The bike ride up the side of this “baby mountain” was a tingle shot for the senses. On your right, a sheer rock face; on your left, a low crumbling stone wall and certain death…now that is bang for your buck! The sky was still angry, but the air was sweet and perfumed. As we ascended, the view grew more and more spectacular; the rock wall fell away slightly and wildlife started to appear here and there nibbling on the sparse vegetation sprouting from the stone. Eventually the mountain plateaued, then split and we continued our climb through the watch tower gate towards Bala Quila.
We reached the main gate of the fort and the silence was deafening after the steady rumble of the bike climbing the steep and narrow road. A single step through a half-door in the heavy wooden barricade spun me back centuries to the time of Rajputs and Kings. I stood silently amongst the murmurings of ghosts.
Over the next hour and under increasingly threatening skies, we climbed and explored, scaled and scouted every inch of this ancient relic. The crumbling walls held the time-worn whispers of a forgotten Queen, the deeply kept secrets of a bygone era. We cautiously sought them out, not wanting to disturb the memories, simply witness them. Teetering on the crumbling balcony of a royal bedchamber, I scanned the majestic valley below and again was overcome by the sheer beauty of it all. India at her finest. Chuckling, I told my princess bride that in most Western or European countries, the regality of it all would be trapped behind fifteen foot security fencing and safety barricades. In India we are left to fend for ourselves armed only with common sense.
On the way out, I hit the kill switch and we coasted down the mountain to the main gate in blissful serenity. The occasional call of a peacock or scream of a monkey would break the still air, the odd deer would lift his head to observe us as we whispered past. It’s difficult to explain, the connection I have to these moments. The realization you are treading where Kings once ruled. Where wars were waged and armies fought. Were a civilization once laughed and loved, sang and created art, where babies were born, children were taught, men forged a life for their families and the aged passed on. No need of media or fast food or fashion tips. Just life as it was. In these moments, surrounded by it ‘s memories, you can feel that life, as if the past has a pulse, and all you have to do to tap into it, is listen.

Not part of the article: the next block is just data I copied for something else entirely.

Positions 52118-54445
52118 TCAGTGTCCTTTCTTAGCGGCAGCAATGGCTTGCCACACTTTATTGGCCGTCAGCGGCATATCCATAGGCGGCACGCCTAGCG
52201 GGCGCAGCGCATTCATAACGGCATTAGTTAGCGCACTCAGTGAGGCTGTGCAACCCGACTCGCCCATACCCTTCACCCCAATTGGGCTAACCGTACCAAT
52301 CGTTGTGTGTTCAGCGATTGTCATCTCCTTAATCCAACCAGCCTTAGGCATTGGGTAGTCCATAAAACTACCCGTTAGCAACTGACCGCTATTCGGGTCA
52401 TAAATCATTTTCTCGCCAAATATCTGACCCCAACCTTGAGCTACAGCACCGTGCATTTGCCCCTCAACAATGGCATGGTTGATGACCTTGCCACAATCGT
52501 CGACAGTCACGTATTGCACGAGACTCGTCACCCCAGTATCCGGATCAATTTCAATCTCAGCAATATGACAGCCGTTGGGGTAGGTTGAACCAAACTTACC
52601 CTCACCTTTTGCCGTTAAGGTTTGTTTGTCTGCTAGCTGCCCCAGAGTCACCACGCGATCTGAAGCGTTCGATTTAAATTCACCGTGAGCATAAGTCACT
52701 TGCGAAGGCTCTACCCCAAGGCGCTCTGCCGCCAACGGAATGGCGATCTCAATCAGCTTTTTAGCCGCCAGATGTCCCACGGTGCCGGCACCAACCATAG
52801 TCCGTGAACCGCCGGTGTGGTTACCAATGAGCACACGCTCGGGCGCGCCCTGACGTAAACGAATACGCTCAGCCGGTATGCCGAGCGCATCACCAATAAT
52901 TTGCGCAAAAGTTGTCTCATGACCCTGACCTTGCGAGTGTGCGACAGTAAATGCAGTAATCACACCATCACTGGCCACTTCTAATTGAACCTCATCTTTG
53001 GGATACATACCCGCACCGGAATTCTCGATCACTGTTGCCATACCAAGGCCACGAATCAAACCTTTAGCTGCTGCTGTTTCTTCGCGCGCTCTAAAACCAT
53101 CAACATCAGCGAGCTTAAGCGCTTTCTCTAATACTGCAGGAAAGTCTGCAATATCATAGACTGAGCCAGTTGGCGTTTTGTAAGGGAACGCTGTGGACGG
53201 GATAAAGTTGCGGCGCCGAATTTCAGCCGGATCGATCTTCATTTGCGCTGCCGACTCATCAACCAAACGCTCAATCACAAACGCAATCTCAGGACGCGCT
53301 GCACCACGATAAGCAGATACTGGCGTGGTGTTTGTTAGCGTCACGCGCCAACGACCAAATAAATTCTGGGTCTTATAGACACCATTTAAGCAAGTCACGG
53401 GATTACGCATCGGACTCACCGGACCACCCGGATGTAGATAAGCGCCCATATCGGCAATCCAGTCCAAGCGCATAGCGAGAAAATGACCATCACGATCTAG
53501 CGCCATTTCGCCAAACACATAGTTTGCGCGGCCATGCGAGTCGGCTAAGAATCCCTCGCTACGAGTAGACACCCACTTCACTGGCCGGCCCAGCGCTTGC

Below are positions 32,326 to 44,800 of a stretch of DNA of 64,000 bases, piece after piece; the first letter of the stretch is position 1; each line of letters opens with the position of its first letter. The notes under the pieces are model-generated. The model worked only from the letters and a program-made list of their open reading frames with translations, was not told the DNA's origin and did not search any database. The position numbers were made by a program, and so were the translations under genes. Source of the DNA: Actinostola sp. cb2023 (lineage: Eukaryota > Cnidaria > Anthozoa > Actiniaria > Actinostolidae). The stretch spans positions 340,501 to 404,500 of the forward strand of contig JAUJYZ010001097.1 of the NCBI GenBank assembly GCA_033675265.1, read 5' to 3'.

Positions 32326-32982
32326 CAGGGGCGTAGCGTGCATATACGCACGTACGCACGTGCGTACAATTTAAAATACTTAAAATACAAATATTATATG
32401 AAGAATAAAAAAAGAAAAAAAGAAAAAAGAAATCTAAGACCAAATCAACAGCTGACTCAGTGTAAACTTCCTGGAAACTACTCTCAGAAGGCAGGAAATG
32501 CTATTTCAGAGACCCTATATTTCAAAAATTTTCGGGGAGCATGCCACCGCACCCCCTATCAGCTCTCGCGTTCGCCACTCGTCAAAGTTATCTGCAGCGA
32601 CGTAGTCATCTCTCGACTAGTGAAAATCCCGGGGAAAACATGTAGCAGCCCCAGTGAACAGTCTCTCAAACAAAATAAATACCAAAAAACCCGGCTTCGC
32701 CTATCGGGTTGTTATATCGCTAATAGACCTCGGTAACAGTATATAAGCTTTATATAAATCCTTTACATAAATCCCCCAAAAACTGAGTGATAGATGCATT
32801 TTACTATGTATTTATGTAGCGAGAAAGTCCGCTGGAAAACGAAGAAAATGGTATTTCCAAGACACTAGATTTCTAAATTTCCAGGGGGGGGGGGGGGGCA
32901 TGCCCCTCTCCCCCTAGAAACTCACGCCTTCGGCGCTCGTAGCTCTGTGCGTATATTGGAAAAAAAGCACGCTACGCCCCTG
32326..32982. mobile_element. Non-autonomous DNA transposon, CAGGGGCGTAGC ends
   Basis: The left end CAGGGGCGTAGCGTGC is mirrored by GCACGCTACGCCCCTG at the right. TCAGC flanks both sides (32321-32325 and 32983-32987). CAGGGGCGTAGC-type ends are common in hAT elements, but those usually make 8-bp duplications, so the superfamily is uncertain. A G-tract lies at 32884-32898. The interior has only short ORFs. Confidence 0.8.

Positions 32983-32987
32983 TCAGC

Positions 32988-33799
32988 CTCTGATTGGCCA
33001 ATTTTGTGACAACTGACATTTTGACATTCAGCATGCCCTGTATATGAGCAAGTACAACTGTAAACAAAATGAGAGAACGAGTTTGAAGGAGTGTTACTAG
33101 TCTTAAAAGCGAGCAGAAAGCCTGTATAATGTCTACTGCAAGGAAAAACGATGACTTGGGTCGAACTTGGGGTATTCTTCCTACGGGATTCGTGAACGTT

The plan now was to devour some lunch at The Dadhikar Fort, a location we had heard about purely by chance. A waiter or desk clerk, I don’t rightly recall, but someone had put us on the trail of this mystery fortress. Weaving down narrow semi-paved roads, picking our way through hills and valleys we wandered on. While finding our way, a small miscue afforded me the opportunity to play with some water buffaloes….embrace the detours after all!
We were well into the countryside now, mountains in the distance, surrounded by patches of jungle and wetlands. We stopped briefly to breathe…just breathe the air. To enjoy the stillness and just basically be, to feel our heartbeats in silence. We smiled lovingly at each other, Mrs. R and I lost in the moment of tranquillity. Unfortunately, that’s when I spotted them. There was a herd of buffaloes having a bath in a small pond just off the side of the road a wee bit farther on. I immediately saw the potential of the situation and reckoned that Me, My Mina and those Buffaloes would make a stupendous National Geographic Magazine cover! I dug into the saddle bags while bestowing upon the princess bride the (honorary) title of official Wandering Hippy photographer and finding my prize tossed her the Nikon. Leaping aboard my mechanical steed Mina (Not unlike The Lone Ranger leaping onto Silver) I roared off to the impending photo-op! Not realizing as I screamed up to the side of the pond, I mean not thinking for a second that the bike would startle them…then they would stampede….because that’s what they do…apparently…when startled. It just didn’t occur to me. How I missed that fact after just moment prior, I myself was reveling in the blissful silence is a complete mystery and most likely never to be solved by mortal man.